Read together. Story time does not have to be reserved for only our smallest family members or those still learning to read. We all enjoy reading together. My middle school son and I usually end up reading the same book because he shares what he has read with me and then we discuss. My daughter Rachel prefers read-alouds but will participate as much in the reading as the listening, which is so nice to hear. And as a family we are tremendous fans of stories with adventure and humor, classics and new tales in equal measure. Nothing ends a family day together like cuddling up together and sharing a good book.
Connect it to something real. On any given day, there is something happening in real life that warrants more information. There is so much world out there and our knowledge is so limited, considering how much we simply DON’T know because we haven’t encountered it. These past few months alone, the Space X launch led us to read October Sky, about young boys who dreamed of space flight. I barreled through every book I could find about the Underground Railroad after a vibrant dinner table discussion about the roots of slavery. I highly recommend the fictional tale by Colson Whitehead, by the way. We cracked open Rachel Carson’s Silent Spring to review what they were saying about our climate in the years before there was such a thing as an environmentalist. There is no shortage to what to read about that can be connected to real life, making it educational and enlightening all at once.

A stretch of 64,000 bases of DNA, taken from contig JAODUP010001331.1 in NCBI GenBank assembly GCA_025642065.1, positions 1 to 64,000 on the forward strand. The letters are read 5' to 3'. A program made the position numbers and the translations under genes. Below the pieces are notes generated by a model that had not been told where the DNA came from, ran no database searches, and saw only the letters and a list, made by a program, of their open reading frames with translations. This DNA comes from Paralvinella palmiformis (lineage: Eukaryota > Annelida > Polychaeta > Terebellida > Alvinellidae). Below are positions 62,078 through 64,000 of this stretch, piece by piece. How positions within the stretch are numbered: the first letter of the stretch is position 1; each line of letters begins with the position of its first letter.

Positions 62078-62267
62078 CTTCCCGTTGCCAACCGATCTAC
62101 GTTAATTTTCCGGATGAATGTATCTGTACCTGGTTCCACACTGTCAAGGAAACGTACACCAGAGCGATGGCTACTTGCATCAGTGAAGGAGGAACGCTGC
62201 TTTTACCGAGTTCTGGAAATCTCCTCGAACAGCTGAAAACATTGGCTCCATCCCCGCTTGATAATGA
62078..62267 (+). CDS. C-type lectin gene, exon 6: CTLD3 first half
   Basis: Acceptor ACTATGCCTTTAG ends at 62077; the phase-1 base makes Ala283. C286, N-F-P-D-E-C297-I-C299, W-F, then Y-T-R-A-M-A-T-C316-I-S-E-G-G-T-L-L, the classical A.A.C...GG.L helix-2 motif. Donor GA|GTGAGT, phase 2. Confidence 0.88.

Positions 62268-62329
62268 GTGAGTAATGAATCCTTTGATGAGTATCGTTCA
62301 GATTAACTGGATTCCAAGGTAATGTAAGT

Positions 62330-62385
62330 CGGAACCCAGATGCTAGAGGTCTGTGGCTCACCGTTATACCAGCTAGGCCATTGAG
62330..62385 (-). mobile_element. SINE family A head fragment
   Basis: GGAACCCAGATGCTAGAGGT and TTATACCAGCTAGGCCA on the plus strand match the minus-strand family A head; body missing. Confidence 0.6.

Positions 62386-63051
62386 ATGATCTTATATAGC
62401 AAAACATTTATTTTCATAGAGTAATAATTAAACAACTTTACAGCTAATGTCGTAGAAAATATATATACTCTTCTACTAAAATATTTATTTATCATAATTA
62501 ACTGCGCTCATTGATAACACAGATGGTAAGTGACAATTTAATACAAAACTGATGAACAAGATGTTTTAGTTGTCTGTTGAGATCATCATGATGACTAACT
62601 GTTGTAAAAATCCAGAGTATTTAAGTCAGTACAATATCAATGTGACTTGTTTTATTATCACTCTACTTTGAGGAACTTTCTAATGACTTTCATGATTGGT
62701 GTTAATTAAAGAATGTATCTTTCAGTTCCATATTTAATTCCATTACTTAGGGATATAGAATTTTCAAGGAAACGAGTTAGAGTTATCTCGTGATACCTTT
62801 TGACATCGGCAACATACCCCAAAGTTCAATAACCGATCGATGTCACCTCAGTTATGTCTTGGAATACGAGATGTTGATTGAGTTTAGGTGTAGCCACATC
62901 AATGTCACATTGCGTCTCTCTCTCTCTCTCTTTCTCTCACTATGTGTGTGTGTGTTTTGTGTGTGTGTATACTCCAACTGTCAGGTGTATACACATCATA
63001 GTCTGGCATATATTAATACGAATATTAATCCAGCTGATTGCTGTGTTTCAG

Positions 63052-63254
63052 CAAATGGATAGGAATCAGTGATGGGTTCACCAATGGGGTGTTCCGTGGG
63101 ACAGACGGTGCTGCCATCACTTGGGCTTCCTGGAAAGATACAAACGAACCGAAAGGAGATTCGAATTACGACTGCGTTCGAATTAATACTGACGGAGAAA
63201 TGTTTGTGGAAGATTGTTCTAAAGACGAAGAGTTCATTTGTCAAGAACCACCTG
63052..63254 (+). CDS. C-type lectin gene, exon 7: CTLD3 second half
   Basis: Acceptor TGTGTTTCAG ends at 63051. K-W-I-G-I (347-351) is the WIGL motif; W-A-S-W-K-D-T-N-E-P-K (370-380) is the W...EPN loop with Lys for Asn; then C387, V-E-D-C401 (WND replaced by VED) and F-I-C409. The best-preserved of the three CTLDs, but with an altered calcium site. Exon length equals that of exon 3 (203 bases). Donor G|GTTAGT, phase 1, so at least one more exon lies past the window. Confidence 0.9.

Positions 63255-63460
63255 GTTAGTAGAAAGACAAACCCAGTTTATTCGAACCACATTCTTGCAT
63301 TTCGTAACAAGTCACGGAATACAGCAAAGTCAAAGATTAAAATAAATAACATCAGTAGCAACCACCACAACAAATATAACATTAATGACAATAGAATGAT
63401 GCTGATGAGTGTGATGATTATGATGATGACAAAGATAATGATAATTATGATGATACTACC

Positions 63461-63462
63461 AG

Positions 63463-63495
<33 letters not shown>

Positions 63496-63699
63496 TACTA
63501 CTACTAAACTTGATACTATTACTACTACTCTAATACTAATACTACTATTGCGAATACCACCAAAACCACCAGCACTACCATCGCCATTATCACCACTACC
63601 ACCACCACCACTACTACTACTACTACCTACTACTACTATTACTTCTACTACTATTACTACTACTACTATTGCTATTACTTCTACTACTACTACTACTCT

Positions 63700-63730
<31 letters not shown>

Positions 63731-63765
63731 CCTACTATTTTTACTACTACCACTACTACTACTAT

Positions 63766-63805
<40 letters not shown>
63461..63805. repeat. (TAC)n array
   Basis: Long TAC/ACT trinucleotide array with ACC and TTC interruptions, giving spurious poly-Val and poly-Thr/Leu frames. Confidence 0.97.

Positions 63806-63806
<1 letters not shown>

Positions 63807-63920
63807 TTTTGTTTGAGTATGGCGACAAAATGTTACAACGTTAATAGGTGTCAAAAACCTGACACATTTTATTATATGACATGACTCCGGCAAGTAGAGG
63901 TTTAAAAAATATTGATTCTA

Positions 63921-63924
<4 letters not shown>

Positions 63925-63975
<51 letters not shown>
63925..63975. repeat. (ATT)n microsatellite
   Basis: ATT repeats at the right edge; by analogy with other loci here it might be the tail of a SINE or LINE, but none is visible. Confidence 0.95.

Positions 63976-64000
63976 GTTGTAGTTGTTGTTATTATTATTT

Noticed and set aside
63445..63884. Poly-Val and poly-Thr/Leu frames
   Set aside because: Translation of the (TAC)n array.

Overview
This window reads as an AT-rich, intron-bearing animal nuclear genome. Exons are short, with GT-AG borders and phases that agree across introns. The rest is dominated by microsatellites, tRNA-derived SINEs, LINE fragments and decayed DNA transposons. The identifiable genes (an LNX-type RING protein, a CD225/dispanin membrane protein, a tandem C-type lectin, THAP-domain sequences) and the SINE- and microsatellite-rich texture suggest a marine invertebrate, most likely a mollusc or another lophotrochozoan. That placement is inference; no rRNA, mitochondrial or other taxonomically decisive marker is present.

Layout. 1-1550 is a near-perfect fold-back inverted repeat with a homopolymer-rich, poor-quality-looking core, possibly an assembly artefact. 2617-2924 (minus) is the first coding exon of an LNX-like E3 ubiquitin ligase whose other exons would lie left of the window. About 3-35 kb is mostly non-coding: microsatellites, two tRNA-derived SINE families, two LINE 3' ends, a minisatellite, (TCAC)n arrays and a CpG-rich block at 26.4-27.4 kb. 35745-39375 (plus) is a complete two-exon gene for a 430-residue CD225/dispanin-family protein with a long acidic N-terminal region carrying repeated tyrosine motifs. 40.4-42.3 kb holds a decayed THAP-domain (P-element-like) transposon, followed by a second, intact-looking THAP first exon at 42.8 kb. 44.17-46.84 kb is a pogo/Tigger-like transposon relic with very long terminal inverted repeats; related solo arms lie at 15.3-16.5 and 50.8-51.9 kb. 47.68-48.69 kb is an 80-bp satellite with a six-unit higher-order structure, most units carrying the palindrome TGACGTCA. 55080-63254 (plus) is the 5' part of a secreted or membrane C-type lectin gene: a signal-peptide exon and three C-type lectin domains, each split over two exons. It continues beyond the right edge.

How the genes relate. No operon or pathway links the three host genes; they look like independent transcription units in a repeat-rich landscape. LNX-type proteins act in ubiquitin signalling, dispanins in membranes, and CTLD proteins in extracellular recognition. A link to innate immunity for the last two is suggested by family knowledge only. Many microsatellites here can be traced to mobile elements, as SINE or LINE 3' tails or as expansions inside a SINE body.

Read outside of your comfort zone. Most of my reading is historical fiction. It represents that ultimate escape from anything real for me. Reading outside of this genre takes more effort, and usually more time. I can plow through the loves lost by Anne Boelyn twice as fast as attempting to read about the highly scientific exploration of Mars. But when I do challenge myself in that way, I am all the better for it and I never regret the change. You really never know what you are going to find when you read something different, new, unusual, unexpected, unknown or otherwise just not part of your original reading list.